I can’t answer the question of why bad things happen, or why Jesus didn’t heal me this time as He has in the past. Mysteries belong to God, even though I write them in books. But this I know, pain has pushed me to grow beyond fear. Totally.


I Used To Think…

I used to think I was patient. I taught preschoolers for more than seven years. I parented a hyperactive son before ADHD became a buzz word. People who saw us thought I was a bad parent, unable to discipline my child.


I used to think I was kind. I’ve rescued grasshoppers, snakes, lizards, frogs, possums, and tried to befriend people who find themselves a target of unkindness. When I was eleven, I hit an adult three times my size with a metal fence post because he was savagely beating his runaway pony on our property.


Now I know I am not patient. Suffering brutal pain for so long from a huge bulging disc in my back that is pressing directly into my spinal cord has robbed me of patience. I feel like limping to the nearest hospital on my crutches and refusing to leave until the problem is fixed – or until I get arrested and forcibly removed. I’m not suicidal – yet – but death doesn’t scare me: it means the pain would stop.

Now I know I am not kind. Pain that takes my breath away and makes me fall down on the floor if I happen to sneeze or cough when I’m standing up has robbed me of kindness. Some days I think I would walk over the back of my grandmother to get to the operating table first.

I am thankful for this pain. It has been an opportunity to learn – really learn. Never judge another person. Never. You don’t know what storm of pain or difficulty they are passing through. Next time, it could be you.


I am thankful for this pain because it has humbled me. “Do not think of yourself more highly than you ought to think, rather soberly as God has dealt to each one a measure of faith.” Romans 12:5

With the Lord’s inspiration, I’ve written a lot of books. (Without Him I could never have written even one.) Yet, how do my books benefit the world if I am impatient? Or unkind?

I am a broken person inside and out. But with this self-knowledge comes the opportunity to change and get things right.

light on path

Run Through Pain

Sometimes, we just need to run through pain.

No one knows this better than best-selling Author Bruce Van Horn whose book “You CAN Go the Distance” contains great advice on how to run a marathon and how to run life – even when it involves running through pain. Bruce ran this year’s Boston Marathon just a year after cancer surgery. Prior to that, he recovered from depression, a knee injury and foot surgery.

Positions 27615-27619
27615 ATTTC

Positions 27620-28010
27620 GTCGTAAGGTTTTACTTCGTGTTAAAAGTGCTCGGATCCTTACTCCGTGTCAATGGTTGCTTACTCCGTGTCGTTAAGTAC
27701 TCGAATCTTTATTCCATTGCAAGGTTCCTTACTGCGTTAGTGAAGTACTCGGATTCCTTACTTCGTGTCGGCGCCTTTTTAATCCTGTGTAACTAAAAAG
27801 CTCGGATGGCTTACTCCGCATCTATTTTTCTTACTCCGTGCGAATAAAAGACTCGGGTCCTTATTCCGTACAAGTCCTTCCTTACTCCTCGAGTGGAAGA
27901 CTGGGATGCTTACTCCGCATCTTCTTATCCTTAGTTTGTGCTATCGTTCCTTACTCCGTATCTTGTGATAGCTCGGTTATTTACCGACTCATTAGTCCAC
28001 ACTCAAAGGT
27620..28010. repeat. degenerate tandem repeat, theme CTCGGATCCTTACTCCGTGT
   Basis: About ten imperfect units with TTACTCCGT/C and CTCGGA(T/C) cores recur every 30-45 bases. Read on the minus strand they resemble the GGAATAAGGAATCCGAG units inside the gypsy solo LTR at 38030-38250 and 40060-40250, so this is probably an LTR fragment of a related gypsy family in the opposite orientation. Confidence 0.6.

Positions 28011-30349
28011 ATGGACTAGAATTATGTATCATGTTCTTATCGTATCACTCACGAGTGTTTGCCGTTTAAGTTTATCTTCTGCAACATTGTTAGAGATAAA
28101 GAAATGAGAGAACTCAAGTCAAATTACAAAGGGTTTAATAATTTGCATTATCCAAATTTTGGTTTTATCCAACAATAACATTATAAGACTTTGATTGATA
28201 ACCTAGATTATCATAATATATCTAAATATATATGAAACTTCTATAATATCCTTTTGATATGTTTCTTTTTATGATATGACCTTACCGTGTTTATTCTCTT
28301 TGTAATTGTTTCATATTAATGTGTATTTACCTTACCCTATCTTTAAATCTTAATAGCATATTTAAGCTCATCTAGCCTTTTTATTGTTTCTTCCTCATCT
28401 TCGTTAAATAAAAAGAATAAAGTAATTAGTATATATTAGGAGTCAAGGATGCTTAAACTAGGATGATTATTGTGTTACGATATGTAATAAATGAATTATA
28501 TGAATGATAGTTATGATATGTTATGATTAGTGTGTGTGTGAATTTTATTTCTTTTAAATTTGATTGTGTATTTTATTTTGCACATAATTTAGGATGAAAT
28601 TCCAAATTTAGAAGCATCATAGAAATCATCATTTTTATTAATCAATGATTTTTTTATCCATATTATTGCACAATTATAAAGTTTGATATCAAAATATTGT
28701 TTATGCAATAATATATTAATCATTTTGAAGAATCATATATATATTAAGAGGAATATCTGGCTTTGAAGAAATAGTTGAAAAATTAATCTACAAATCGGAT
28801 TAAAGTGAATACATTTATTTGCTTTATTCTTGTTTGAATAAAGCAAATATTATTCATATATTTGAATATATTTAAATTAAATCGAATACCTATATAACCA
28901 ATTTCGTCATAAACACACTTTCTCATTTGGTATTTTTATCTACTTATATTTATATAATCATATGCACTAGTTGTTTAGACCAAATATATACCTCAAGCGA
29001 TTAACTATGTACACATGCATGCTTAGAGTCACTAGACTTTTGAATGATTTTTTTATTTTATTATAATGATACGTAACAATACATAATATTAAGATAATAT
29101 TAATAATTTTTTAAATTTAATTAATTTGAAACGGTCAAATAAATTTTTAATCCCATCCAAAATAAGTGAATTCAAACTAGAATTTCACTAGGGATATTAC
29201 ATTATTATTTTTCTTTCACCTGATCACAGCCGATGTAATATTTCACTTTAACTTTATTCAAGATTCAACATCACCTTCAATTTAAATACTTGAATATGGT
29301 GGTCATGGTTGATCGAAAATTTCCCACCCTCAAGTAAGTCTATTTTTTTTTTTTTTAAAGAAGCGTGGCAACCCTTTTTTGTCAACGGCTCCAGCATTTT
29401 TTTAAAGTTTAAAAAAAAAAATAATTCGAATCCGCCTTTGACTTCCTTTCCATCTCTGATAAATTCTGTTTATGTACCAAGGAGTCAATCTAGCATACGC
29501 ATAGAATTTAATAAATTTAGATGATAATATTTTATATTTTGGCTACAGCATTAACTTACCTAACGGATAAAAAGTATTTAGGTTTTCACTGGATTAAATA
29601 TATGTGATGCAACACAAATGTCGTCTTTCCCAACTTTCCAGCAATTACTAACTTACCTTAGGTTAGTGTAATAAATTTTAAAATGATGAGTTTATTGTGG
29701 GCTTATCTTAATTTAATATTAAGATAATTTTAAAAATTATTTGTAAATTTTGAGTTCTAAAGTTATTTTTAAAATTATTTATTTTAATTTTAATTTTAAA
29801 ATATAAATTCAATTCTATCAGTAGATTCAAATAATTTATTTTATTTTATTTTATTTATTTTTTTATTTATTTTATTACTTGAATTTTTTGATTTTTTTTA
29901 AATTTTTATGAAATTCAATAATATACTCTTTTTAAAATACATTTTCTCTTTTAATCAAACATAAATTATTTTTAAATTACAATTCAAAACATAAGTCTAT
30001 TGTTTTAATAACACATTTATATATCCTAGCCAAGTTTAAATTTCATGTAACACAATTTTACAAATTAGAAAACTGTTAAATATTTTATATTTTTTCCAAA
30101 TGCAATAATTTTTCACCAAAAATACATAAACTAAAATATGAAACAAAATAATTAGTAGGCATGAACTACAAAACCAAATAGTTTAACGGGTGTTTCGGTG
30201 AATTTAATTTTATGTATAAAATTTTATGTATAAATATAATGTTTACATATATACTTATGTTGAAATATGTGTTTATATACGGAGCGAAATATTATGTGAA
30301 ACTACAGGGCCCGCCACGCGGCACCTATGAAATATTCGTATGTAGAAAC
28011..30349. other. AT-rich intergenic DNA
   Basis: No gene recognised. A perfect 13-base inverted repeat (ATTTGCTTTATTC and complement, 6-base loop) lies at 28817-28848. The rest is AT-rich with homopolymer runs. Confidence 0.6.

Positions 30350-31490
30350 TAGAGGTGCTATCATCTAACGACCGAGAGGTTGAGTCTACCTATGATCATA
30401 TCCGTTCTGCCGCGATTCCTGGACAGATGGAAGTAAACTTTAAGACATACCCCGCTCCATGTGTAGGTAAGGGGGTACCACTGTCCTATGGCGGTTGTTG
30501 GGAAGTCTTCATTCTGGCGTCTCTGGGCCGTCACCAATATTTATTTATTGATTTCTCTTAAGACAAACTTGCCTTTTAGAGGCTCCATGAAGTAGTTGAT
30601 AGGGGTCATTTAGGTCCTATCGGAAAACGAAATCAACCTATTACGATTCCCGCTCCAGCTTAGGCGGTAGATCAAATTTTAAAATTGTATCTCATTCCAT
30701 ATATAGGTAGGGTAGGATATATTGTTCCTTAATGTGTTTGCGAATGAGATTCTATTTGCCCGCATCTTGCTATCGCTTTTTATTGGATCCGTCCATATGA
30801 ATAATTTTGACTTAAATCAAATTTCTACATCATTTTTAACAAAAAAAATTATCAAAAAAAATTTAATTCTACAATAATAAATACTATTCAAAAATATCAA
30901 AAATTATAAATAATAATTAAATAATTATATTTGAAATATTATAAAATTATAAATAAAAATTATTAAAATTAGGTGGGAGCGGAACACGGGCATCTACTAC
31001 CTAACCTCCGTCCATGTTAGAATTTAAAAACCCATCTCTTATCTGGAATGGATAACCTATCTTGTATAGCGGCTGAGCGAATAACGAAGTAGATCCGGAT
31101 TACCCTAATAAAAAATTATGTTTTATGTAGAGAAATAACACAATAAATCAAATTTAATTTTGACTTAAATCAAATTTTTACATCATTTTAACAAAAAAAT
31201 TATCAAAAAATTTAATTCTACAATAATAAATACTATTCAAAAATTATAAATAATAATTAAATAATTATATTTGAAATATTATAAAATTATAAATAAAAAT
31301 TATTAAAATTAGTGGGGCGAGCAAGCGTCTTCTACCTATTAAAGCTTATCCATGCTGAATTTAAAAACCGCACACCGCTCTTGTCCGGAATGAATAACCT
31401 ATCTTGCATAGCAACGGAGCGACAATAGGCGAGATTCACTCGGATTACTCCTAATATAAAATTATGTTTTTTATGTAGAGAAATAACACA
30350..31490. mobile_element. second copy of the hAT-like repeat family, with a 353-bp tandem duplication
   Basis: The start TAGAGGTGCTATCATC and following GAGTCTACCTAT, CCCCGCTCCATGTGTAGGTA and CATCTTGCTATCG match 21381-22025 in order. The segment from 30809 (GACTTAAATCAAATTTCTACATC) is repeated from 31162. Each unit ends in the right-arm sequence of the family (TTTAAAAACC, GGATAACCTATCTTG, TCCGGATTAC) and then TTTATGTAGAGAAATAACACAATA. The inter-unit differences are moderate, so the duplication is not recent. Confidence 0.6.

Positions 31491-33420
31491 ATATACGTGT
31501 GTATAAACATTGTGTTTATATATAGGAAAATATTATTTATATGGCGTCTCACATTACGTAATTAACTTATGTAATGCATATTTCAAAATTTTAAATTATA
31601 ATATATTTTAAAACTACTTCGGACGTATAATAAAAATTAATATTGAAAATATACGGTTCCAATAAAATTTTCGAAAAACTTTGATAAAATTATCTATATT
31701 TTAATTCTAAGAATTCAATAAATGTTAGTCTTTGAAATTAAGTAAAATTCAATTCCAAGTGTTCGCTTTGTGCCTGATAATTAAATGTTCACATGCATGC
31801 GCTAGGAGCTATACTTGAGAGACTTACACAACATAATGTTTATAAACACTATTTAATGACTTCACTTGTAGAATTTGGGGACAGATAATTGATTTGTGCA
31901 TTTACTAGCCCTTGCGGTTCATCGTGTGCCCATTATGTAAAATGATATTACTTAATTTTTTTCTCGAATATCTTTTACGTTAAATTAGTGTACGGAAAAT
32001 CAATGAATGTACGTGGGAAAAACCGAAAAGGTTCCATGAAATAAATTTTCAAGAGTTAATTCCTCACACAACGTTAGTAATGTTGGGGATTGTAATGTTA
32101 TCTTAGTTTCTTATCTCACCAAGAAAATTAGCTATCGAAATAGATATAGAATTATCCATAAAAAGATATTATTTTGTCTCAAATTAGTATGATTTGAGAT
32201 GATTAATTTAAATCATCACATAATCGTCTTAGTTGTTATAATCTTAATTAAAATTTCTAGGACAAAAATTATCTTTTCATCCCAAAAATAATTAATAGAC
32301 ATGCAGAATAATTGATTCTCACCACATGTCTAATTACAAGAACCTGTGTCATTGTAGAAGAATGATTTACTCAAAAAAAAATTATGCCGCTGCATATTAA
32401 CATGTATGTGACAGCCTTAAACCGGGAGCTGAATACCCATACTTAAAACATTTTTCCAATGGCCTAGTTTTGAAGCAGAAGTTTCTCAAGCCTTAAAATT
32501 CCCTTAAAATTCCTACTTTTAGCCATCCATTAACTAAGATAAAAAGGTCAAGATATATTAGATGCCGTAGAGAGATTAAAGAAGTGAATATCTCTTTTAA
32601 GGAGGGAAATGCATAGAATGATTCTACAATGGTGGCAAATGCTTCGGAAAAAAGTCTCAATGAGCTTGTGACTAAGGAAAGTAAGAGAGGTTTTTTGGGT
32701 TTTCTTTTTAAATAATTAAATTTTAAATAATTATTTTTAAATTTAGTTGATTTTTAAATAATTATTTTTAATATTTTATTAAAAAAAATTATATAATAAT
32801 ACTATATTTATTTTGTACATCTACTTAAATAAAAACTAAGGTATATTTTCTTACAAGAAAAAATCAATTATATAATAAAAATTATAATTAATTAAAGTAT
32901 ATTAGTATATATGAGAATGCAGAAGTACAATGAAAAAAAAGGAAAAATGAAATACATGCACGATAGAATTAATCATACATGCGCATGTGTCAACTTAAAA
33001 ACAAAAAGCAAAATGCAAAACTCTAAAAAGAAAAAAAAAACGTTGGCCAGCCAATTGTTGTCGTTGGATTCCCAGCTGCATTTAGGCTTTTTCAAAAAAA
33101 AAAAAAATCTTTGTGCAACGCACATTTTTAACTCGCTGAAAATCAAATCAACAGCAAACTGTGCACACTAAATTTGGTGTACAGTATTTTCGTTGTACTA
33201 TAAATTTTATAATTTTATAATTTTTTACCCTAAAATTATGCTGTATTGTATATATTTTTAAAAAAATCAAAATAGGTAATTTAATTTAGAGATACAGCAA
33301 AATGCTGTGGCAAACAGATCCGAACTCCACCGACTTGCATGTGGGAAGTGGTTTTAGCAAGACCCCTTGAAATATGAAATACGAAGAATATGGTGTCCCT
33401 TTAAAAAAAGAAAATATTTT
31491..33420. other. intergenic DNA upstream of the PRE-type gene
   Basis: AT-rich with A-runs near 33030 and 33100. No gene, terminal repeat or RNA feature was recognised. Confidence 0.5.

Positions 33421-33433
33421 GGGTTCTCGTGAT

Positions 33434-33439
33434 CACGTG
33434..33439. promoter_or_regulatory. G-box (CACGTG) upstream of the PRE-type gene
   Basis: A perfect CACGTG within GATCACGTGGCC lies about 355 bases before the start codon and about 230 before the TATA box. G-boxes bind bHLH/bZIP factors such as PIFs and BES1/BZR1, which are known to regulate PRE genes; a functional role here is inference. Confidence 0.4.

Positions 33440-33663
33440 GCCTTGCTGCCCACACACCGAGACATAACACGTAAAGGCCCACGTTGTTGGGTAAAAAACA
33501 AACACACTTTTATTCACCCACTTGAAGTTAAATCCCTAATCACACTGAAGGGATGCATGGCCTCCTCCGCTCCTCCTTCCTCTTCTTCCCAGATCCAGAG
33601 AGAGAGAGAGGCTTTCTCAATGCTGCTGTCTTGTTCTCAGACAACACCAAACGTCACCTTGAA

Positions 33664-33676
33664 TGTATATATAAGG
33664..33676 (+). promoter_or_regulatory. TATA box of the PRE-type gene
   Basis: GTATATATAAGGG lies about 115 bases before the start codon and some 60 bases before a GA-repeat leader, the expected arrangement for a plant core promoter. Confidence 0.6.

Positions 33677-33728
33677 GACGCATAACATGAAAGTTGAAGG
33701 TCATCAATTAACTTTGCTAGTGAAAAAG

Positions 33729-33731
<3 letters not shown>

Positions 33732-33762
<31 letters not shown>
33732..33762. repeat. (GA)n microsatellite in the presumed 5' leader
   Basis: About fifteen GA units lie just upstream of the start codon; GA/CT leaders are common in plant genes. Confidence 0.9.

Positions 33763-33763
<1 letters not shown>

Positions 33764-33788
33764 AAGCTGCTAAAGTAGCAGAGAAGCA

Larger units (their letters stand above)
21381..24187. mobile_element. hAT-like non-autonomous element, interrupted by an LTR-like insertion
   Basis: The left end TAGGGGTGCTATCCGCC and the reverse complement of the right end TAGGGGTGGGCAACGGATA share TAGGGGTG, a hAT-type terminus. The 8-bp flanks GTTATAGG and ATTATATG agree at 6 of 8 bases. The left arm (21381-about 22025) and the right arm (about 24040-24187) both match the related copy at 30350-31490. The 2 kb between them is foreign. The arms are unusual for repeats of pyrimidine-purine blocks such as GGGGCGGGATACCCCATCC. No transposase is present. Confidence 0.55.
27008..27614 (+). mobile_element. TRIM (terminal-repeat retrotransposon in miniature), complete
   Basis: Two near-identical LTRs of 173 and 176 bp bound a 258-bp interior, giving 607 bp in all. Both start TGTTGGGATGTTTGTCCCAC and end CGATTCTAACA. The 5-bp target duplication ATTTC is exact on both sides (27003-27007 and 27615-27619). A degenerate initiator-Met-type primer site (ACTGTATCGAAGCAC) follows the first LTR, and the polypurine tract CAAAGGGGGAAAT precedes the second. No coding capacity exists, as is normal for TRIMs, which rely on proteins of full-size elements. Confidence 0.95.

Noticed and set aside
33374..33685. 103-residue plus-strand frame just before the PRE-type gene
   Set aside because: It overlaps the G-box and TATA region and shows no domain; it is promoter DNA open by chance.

God gave us the gift of pain as an early warning system when we are ill or injured and need to rest. But, sometimes, we need to run through pain.

Michael Jordon was cut from his high school basketball team. Albert Einstein never learned to talk until he was four and was told by a teacher, “You’ll never amount to anything.” Walt Disney was fired from his newspaper job for lacking imagination and not having original ideas. Dr. Seuss received 27 rejection slips on his first book. Oprah Winfrey was cut from a newscast because she was deemed “unfit” for television. All these famous failures ran through pain and found success on the other side.

I didn’t feel like running a couple of days ago. When I first grabbed up my weights and headed out the door, my right leg hurt so badly that I almost turned around. I walked nearly two blocks before I could get my leg to accept the full weight of my body and start running. When I finished running through the pain, I had covered five miles and my leg felt fine. It hasn’t hurt since.

On the way to our Monday Night Bible Study, I got a dog bite on the back of my hand. It drew blood. By the time we got to our fellowship group, my hand was so swollen that it looked like it had somehow inhaled a tennis ball cut in half. I received prayer and the swelling left instantly as if Someone had pricked the tennis ball with a needle and deflated it. Someone had. His name is Jesus and He is the same yesterday, today and forever. Jesus is still in the healing business. What a great testimony to our group to pray and watch Jesus heal instantly. But for that testimony to be possible – I had to run through pain.

God created a perfect world and never planned for pain to be a part of it. When sin entered the world, it dragged a toolbox behind it filled with spiteful implements of torture: pain, illness, sickness, sorrow, anguish, disappointment, depression. Because God loves us so much, He sent Jesus to destroy those tools and give His followers victory.

But sometimes on the road to victory…we have to run through pain.